Neither the balæna nor the dolphin has any gills.13 Both of these animals respire14 through vent-holes, which communicate with the lungs; in the balæna they are on the fore- head,15 and in the dolphin on the back. Sea-calves, too, which we call "phocæ,"16 breathe and sleep upon dry land—sea- tortoises also,17 of which we shall have more to say hereafter.

1 "Ora." Cuvier remarks, that it is not the "mouth of the animal but the nostrils, that are situate on the top of the head, and that through these it sends forth vast columns of water." Aristotle, in his Hist. Anim. B. i. c. 3, has a similar passage, from which Pliny copied this assertion of his.

2 Cuvier remarks, that these are the animals of the cetaceous class, which resemble the quadrupeds in the formation of the viscera, their respiration, and the mammæ; and which, in fact, only differ from them in their general form, which more nearly resembles that of fishes.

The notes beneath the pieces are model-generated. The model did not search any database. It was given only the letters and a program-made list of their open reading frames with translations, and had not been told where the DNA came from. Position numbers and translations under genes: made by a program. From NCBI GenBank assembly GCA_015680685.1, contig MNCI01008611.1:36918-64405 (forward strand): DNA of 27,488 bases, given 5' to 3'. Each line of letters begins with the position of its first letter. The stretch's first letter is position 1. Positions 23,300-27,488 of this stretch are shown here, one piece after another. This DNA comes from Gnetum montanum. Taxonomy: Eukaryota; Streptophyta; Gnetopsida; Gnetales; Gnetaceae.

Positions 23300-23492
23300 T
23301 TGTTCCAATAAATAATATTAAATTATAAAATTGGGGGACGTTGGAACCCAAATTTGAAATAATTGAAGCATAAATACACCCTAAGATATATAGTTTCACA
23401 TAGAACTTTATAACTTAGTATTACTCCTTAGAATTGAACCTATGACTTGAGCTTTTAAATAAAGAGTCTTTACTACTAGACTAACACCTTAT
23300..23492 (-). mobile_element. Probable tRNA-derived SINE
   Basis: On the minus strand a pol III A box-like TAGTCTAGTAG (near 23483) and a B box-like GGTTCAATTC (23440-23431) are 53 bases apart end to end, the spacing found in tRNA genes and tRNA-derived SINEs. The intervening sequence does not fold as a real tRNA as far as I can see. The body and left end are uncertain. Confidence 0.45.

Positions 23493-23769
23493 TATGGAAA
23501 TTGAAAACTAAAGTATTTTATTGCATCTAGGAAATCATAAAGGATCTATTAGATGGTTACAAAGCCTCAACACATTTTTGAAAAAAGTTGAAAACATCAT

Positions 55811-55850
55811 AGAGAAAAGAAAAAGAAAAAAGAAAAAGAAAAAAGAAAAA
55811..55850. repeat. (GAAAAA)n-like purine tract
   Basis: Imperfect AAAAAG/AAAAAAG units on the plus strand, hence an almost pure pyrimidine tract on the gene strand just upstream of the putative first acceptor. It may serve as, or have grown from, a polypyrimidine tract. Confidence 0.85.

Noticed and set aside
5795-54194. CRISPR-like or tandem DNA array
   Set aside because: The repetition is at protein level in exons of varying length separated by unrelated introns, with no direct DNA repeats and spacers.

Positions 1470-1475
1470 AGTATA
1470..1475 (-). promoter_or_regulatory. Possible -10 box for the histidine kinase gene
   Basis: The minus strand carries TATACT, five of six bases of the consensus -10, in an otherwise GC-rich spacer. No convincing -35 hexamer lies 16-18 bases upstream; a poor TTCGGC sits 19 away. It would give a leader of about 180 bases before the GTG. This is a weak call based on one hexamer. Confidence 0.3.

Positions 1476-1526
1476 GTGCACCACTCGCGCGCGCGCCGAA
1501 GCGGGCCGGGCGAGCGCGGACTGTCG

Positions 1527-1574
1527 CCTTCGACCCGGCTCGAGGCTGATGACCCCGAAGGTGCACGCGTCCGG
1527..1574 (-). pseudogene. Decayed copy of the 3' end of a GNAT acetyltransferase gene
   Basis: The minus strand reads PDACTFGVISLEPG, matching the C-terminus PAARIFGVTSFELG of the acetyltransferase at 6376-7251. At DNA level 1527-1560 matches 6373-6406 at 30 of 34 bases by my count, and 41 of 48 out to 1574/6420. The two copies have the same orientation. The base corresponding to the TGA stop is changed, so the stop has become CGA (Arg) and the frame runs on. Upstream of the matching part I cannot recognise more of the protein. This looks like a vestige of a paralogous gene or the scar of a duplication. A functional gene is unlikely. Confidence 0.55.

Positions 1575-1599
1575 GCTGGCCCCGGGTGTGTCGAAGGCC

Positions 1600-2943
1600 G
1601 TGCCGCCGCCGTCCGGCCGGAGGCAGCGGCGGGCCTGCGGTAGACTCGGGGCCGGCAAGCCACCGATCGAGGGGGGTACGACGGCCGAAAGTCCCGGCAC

3 Hist. Anim. B. viii. c. 2.

4 "Doctrinæ indaginibus." This certainly seems a better reading than "doctrina indignis," which has been adopted by Sillig, and which would make complete nonsense of the passage.

5 Dalechamps states that Cælius Rhodiginus, B. iv. c. 15, has entered very fully into this subject.

6 Cuvier remarks, on this passage, that the mollusca have, instead of blood, a kind of azure or colourless liquid. He observes also, that insects respire by means of tracheæ, or elastic tubes, which penetrate into every part of the body; and that the gills of fish are as essentially an organ of respiration as the lungs. All, he says, that Pliny adds as to the introduction of air into water, is equally conformable to truth; and that it is by means of the air mingled with the water, or of the atmosphere which they inhale at the surface, that fishes respire.

7 In the shape of vapour raised by the action of the sun. In accordance with this opinion, Cicero says, De Nat. Deor. B. ii. s. 27, "The air arises from the respiration of the waters, and must be looked upon as a sort of vapour coming from them."